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Reliving The Most Heartbreaking Tennessee Losses Of The Last 10 Years: Part II


There is something weird going on within all Tennessee fans. An excitement and desire to commit to something that none of us have any control over in hopes that the jubilation of victory will be achieved in the end. As a fanbase, we share all of the highs and we share all of the lows.

This is part two of our effort to recap the lowest of lows:

Kentucky, Football, 2011

Before this game, Kentucky hadn’t beaten Tennessee since “Wake Me Up Before You Go-Go” by Wham was the No. 1 song on the Billboard Hot 100 charts. That was 1984 for the uninitiated. The game started with both of Kentucky’s quarterbacks injured, leaving Matt Roark as the best option left to close the season for the Wildcats. Roark, who was listed as a wide receiver at the time, had not played quarterback since his senior year of high school in Georgia.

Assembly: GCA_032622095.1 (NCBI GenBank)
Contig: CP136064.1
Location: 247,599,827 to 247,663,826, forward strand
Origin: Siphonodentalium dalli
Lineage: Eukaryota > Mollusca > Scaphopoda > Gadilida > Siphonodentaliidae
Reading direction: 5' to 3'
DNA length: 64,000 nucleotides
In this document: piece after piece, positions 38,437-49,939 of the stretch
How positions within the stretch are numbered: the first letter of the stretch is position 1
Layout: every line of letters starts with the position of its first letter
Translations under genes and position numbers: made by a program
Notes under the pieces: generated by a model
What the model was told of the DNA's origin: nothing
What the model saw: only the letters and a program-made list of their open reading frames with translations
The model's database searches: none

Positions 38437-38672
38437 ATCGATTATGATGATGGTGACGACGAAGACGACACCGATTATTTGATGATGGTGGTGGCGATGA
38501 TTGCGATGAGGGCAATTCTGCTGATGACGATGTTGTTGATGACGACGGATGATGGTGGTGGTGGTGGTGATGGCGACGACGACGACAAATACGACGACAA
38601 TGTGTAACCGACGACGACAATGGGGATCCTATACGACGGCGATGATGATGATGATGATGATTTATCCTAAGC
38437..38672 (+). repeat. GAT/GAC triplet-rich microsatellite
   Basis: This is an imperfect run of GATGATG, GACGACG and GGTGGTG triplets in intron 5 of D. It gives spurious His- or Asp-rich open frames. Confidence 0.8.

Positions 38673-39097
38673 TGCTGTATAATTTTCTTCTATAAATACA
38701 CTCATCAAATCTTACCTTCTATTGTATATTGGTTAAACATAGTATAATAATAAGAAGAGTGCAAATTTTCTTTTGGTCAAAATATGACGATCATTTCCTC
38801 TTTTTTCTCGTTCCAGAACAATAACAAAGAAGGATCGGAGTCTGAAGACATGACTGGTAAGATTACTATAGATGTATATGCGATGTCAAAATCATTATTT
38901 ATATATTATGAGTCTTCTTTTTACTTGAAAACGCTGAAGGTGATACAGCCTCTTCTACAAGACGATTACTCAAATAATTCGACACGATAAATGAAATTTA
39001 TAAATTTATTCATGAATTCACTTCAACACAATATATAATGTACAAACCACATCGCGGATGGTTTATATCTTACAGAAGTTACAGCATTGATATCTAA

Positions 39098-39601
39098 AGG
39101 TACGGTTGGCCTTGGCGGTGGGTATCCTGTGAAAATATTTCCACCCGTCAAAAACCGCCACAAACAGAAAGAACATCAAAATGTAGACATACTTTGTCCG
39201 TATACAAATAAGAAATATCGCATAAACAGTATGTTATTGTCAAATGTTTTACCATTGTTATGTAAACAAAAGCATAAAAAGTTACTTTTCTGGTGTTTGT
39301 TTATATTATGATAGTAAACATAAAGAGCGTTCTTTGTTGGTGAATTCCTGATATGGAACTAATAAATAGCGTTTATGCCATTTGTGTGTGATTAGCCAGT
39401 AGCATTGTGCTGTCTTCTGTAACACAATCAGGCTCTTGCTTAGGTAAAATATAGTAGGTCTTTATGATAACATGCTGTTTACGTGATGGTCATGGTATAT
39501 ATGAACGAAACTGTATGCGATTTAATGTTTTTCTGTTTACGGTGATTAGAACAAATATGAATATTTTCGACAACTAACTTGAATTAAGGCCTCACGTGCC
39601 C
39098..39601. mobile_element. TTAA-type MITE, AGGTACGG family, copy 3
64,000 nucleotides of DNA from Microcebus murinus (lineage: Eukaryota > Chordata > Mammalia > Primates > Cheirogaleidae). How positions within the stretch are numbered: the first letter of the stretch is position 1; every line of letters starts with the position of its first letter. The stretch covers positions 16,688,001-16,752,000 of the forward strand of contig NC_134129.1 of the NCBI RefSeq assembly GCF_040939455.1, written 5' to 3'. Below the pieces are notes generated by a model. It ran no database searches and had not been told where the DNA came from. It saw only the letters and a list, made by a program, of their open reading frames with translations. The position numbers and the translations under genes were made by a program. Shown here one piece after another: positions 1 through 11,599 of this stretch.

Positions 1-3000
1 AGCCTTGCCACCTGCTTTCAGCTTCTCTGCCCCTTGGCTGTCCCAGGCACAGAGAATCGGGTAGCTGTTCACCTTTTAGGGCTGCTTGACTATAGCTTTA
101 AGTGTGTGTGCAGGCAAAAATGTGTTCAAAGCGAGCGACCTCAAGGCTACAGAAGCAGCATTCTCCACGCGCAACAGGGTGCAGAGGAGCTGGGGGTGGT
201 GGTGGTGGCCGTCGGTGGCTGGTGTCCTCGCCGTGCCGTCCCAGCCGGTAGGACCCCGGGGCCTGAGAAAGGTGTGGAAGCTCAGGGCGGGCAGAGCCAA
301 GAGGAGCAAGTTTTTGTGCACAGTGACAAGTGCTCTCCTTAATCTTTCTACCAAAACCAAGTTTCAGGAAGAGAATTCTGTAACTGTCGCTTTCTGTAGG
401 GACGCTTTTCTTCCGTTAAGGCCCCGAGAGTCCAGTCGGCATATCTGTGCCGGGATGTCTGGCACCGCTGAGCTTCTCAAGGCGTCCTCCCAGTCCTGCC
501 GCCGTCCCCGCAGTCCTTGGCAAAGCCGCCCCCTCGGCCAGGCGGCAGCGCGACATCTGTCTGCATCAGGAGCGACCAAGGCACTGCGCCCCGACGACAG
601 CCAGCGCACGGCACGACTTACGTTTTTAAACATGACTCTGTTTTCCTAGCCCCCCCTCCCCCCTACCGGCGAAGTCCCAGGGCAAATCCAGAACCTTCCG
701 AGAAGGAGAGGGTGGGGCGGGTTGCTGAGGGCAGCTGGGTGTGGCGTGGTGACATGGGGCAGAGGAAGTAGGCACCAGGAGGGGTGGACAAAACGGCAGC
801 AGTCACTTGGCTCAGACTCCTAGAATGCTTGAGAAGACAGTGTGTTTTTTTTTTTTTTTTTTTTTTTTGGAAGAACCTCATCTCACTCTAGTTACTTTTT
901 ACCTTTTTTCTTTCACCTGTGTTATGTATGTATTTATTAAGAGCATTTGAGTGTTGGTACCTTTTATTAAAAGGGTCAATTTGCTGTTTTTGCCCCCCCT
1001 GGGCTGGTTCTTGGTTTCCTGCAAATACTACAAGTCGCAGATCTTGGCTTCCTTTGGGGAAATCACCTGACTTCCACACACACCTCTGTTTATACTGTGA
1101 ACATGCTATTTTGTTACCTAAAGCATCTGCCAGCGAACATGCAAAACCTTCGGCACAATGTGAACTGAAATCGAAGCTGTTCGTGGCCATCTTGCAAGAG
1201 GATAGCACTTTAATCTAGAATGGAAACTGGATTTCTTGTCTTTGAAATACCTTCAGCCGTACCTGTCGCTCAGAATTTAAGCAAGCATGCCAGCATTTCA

To make matters worse, there was no notable turning point in this game to call back on. Just one long, plodding, terrible football game that ended with Tennessee losing in embarrassing fashion in the end. Kentucky only managed two scoring drives, but Tennessee could only manage one.

This loss hurt for a lot of reasons. It knocked Tennessee out of bowl contention. It was the first season ever that Tennessee lost seven SEC games. The head coach at the time, Derek Dooley, abstained from talking to the media for what felt like months after the game, leaving reporters and fans in the dark as to what the hell had happened. There were rumors flying around that some of the players played poorly on purpose because they didn’t want to play in a bowl game for that coaching staff.

The whole thing was a mess.

Final: Kentucky 10, Tennessee 7

Georgia, Football, 2012

The start of the 2012 season looked promising for Tennessee. They showed up in Atlanta for the Chick-fil-A kickoff game and blew NC State completely out of the water. They followed that game up with an easy win against Georgia State at home. Behind the arm of Tyler Bray, the hands of Justin Hunter, and the athleticism of Cordarrelle Patterson, it looked like Tennessee had one of the better offenses in the SEC, if not the country.